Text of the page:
5 Reasons Why Ginger Cats are So Special

Ginger Cat Appreciation Day takes place in September, but any day to recognize these cute, adorable, yet often overlooked fur babies is a reason to celebrate! 
Most Americans remember such iconic ginger cat characters like Garfield with his funny, quirky, fun-loving attitude, and Hobbes of Calvin and Hobbes, who embodies playfulness and feline instincts. Ginger cat fans may know some of these already, but let’s take a look at these 5 Reasons Why Ginger Cats (also known as Orange Tabby Cats) are So Special:

Their coloring:

Orange cat

Photo by Christin Hume on Unsplash

Just like humans, there are different shades of ginger between cats. They can have an orange, red, or yellow-colored fur.  Pheomelamine is the pigment responsible for the ginger color in cats. The amount of this pigment reflects how intense the ginger color of the cat is.

Their gender:

Ginger cats are more likely to be male than female.

*This is because the “ginger gene” which produces the orange color is on the X chromosome. Females have two X chromosomes and so need two copies of this gene to become ginger, whereas males need only one. This means there are roughly three males to one female ginger cat. Ginger tom cats father tortoiseshell or ginger females. If both parents are ginger, then they will have all ginger kittens as well.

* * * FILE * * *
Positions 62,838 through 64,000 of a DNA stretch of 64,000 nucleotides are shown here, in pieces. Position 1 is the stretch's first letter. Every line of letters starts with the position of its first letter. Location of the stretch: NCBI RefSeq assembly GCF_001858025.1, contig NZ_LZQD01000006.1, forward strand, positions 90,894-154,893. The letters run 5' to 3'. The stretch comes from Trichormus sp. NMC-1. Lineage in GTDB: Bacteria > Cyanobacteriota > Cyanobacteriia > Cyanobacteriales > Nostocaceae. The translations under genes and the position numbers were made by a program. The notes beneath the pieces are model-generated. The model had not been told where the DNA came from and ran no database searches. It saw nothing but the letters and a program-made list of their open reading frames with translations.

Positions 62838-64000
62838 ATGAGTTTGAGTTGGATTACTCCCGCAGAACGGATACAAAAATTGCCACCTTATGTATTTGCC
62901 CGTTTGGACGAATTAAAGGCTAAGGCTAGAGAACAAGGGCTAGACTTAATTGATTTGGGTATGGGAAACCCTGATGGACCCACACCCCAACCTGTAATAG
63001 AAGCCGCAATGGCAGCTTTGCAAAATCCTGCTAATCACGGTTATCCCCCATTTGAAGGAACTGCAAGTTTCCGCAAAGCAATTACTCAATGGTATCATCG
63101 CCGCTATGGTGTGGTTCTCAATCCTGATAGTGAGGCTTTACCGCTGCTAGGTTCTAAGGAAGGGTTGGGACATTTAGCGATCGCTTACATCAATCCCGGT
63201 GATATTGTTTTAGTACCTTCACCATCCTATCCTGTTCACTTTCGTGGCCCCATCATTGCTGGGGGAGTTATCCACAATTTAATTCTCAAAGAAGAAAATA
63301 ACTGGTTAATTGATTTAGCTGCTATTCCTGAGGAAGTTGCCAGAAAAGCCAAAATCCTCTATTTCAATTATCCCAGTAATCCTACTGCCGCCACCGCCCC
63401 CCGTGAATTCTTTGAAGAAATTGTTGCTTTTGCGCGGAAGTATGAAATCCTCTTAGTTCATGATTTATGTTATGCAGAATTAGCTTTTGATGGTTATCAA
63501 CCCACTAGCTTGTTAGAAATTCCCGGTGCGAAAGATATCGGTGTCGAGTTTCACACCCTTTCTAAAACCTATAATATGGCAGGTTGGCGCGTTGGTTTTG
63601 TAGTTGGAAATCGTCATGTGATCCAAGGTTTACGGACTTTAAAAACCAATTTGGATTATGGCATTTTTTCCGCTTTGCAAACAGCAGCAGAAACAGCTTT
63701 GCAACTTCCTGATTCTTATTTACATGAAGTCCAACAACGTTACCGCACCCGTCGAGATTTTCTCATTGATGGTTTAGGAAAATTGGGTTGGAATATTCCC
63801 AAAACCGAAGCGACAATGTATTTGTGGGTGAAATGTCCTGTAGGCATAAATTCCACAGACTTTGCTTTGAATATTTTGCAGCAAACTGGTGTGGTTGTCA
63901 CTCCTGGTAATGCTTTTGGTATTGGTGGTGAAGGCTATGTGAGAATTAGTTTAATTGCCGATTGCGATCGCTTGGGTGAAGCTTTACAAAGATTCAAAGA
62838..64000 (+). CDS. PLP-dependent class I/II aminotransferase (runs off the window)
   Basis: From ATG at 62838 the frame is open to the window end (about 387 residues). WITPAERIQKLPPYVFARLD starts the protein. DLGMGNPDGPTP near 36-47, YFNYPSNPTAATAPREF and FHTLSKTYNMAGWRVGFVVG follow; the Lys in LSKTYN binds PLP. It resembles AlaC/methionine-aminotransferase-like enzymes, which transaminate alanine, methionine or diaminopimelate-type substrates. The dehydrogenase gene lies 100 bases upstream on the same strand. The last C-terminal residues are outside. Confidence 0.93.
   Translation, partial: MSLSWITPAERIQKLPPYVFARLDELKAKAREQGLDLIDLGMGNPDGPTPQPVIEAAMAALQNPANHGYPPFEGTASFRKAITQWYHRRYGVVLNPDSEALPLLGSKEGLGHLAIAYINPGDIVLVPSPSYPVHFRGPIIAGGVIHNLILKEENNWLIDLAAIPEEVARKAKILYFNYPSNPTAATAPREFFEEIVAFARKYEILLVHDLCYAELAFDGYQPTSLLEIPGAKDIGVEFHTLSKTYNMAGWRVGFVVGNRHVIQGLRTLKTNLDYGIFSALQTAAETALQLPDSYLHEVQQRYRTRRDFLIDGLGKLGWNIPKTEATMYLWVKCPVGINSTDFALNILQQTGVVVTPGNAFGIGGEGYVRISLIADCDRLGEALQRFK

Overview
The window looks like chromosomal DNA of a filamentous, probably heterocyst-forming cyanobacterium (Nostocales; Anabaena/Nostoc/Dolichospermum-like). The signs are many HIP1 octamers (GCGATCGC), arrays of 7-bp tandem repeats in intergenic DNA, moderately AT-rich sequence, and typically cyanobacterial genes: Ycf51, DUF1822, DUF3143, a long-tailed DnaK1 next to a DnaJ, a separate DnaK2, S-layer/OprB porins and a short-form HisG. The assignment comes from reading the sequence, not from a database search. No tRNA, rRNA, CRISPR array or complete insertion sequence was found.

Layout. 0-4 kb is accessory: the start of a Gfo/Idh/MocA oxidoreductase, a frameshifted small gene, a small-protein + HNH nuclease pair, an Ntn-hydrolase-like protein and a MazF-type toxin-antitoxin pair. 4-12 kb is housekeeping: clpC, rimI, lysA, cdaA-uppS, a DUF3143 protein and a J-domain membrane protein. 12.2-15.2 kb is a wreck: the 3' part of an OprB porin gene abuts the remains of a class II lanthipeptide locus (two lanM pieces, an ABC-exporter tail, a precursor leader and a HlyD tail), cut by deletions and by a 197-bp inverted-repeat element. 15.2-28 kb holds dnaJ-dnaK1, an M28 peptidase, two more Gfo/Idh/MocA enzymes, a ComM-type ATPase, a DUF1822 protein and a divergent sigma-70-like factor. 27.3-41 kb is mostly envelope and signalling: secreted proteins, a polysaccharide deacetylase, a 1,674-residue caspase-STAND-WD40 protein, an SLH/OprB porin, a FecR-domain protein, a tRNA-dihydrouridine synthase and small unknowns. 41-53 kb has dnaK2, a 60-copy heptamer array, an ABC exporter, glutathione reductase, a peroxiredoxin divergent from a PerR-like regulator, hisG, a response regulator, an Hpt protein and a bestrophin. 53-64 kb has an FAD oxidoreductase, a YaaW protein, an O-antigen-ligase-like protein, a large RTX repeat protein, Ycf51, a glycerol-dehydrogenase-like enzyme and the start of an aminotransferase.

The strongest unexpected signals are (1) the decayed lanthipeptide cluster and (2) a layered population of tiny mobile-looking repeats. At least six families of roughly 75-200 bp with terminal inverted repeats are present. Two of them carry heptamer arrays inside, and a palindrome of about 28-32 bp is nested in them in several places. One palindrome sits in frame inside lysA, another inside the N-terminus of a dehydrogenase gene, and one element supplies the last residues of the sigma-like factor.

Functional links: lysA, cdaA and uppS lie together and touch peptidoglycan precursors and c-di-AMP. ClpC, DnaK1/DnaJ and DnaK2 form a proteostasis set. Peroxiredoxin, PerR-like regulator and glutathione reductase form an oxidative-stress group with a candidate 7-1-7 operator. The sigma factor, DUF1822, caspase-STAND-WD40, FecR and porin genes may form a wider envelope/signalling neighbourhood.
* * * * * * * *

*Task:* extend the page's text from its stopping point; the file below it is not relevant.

Their personalities:

Orange cat

Photo by Tony Wang on Unsplash

Although early socialization plays the biggest role in an adult cat’s personality, there is some anecdotal evidence that says cats’ personalities vary between different colors. Male Ginger cats have a reputation of being assertive, vocal and active. Female Ginger cats are known to be calmer and quieter. 

Their coat patterns:

The ginger coat comes in 5 types, classic (swirled), mackerel (striped), spotted, ticked and patched. Learn more about the specifics of each pattern here.

Ticked orange tabby cat

Example of a ticked pattern orange Tabby cat

They are all considered Tabby cats:

All ginger cats are tabbies as they all have the “agouti” gene, but all tabbies are not orange. One characteristic to look for in tabby cats is an “M” marking on their forehead. Tabbies are also often referred to as “tigers” for obvious reasons.

orange cat

Notice the “M” marking on this orange kitty’s forehead.

*Via Science Focus

Do you have a ginger cat? We’d love to hear from you! On Instagram, tag @wellnesspetfood and #Wellnesspetfood for a chance to be featured on our social communities or website!




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